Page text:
The photograph of St Paul’s Cathedral standing proud amid the chaos of the London Blitz was one of the most striking and iconic images of the Second World War, at once tangible evidence of a seeming miracle and a beacon of Britain’s endurance in adversity and of hope for eventual victory against the Axis Powers.
But the Cathedral has certainly been laid low during recent days by divisions among the Dean and Chapter over the Occupy London anti-capitalist campsite surrounding it, and by a flurry of criticism (some from within the Church of England) over the decision to shut the Cathedral completely for a week (on health and safety grounds) – something even the Luftwaffe failed to manage.
Now, thanks to a YouGov poll for today’s issue of The Sunday Times, we have the first real test of public opinion on the subject. A representative sample of 1,676 Britons aged 18 and over was interviewed online on 27 and 28 October 2011, and the results (with breaks by demographics) have been published in full at:
Respondents were somewhat split in their attitudes to the aims of the protesters, with 39% in support, 26% opposed, and 35% undecided. Not unexpectedly, the most significant variation was by current voting intention, 54% of Labourites backing the goals of the protesters, against 18% of Conservatives (with Liberal Democrats on 49%).
However, a simple majority (53%) of the sample was clear that the Cathedral authorities had been wrong to shut the building, rising to 60% among men and 64% of the over-60s. 31% backed the decision of the Chapter to close the Cathedral, including 40% of Conservatives. 16% said that they did not know what to think.
Somewhat fewer (47%) wanted the Cathedral and the Corporation of London to initiate legal proceedings to remove the protesters from outside the Cathedral. Conservatives (73%) were most in favour of this course of action, twice the proportion in the other two main political parties. 39% were against legal steps, with 13% undecided.
The decision of Dr Giles Fraser, the left-leaning Canon Chancellor of the Cathedral, to resign from his position last Thursday in opposition to the threat of legal action against the protesters, was welcomed by 31% of respondents (including 43% of the over-60s). This group perhaps contained some who applauded Fraser’s principled stand but doubtless also those who were glad to see the back of a ‘turbulent priest’. 42% considered that he had been wrong to resign, and 27% expressed no opinion.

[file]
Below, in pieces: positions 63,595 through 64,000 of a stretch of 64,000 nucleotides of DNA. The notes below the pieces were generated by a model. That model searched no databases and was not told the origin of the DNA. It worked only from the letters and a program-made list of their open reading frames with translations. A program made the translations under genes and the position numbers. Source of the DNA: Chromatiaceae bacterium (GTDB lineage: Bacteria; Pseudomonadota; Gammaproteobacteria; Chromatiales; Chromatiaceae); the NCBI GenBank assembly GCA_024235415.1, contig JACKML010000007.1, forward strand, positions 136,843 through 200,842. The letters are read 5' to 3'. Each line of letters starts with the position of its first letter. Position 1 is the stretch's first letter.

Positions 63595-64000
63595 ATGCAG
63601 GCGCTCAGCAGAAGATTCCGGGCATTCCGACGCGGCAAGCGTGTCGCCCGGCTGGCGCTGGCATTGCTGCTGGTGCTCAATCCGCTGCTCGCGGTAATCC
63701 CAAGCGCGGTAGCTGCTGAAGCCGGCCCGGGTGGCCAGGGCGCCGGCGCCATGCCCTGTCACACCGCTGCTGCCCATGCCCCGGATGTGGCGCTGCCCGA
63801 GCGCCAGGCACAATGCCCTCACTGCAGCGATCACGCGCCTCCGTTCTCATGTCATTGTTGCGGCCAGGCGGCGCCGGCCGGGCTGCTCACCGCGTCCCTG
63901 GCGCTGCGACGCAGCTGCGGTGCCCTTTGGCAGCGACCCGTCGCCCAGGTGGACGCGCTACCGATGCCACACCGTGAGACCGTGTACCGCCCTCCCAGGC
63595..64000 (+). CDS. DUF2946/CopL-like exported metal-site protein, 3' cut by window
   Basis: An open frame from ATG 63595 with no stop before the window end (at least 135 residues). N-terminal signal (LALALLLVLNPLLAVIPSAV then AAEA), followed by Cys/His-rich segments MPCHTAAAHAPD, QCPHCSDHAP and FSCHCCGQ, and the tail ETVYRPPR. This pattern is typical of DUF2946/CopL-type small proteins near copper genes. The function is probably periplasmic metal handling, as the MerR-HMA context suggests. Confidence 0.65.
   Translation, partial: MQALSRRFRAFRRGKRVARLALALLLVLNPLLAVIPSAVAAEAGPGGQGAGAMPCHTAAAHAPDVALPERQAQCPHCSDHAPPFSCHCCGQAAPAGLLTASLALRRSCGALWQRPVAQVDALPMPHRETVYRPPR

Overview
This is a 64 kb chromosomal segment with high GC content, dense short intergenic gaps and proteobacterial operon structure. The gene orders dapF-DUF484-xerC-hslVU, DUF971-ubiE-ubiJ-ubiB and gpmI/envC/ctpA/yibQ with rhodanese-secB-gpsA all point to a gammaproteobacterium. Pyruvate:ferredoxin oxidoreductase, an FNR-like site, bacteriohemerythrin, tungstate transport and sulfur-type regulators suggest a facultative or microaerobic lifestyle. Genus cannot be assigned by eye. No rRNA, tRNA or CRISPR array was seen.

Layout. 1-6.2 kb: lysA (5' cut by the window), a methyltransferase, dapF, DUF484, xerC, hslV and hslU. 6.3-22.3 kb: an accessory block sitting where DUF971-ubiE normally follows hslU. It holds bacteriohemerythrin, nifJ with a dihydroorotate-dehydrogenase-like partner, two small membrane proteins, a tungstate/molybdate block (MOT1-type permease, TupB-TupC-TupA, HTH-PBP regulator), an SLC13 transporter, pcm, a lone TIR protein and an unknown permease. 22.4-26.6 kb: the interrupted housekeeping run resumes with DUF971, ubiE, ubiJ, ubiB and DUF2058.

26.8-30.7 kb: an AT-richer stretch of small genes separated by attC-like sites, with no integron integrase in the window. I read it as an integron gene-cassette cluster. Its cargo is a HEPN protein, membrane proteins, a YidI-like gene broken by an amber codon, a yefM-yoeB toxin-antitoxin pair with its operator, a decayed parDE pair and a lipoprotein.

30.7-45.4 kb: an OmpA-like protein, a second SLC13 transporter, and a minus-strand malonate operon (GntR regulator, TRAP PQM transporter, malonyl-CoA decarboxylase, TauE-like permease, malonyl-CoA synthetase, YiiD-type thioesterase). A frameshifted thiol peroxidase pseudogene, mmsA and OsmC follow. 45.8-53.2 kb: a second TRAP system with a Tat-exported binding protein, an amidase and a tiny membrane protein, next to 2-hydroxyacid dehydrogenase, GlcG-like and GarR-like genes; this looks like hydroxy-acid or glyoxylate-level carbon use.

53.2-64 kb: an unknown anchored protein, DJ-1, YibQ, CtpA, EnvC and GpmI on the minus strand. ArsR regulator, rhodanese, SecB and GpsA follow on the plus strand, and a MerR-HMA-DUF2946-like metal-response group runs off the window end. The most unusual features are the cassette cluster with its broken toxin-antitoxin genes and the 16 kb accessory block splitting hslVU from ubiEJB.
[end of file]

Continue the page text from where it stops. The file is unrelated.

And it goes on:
The YouGov poll additionally covered the changes to the laws of royal succession agreed at the recent Commonwealth Heads of Government meeting in Australia. Unfortunately, the question posed about Roman Catholics did not reflect the specific amendment agreed, which was limited to those in the line of succession being able to marry a Catholic. No alteration is being mooted to the bar on a reigning monarch being a Catholic himself or herself, which is deemed incompatible with the constitutional role of the monarch as Supreme Governor of the Church of England.
Nevertheless, the question is not without value as a litmus-test of residual anti-Catholicism. Respondents were asked whether they thought the law should be changed to permit a Catholic to succeed to the throne. 48% agreed with the suggestion, 33% disagreed, and 19% had no view.
Agreement was greatest among Liberal Democrat voters (64%), whose official party policy is to separate Church and State, and among Scots (65%). Opponents of the proposition were most numerous among Conservative voters (45%) and the over-60s (42%).
The evolution of public opinion on this topic, and on the establishment of the Church of England more generally, can be traced in an academic journal article published last week: Clive Field, ‘“A Quaint and Dangerous Anachronism”? Who Supports the (Dis)Establishment of the Church of England?’, Implicit Religion, Vol. 14, No. 3, September 2011, pp. 319-41.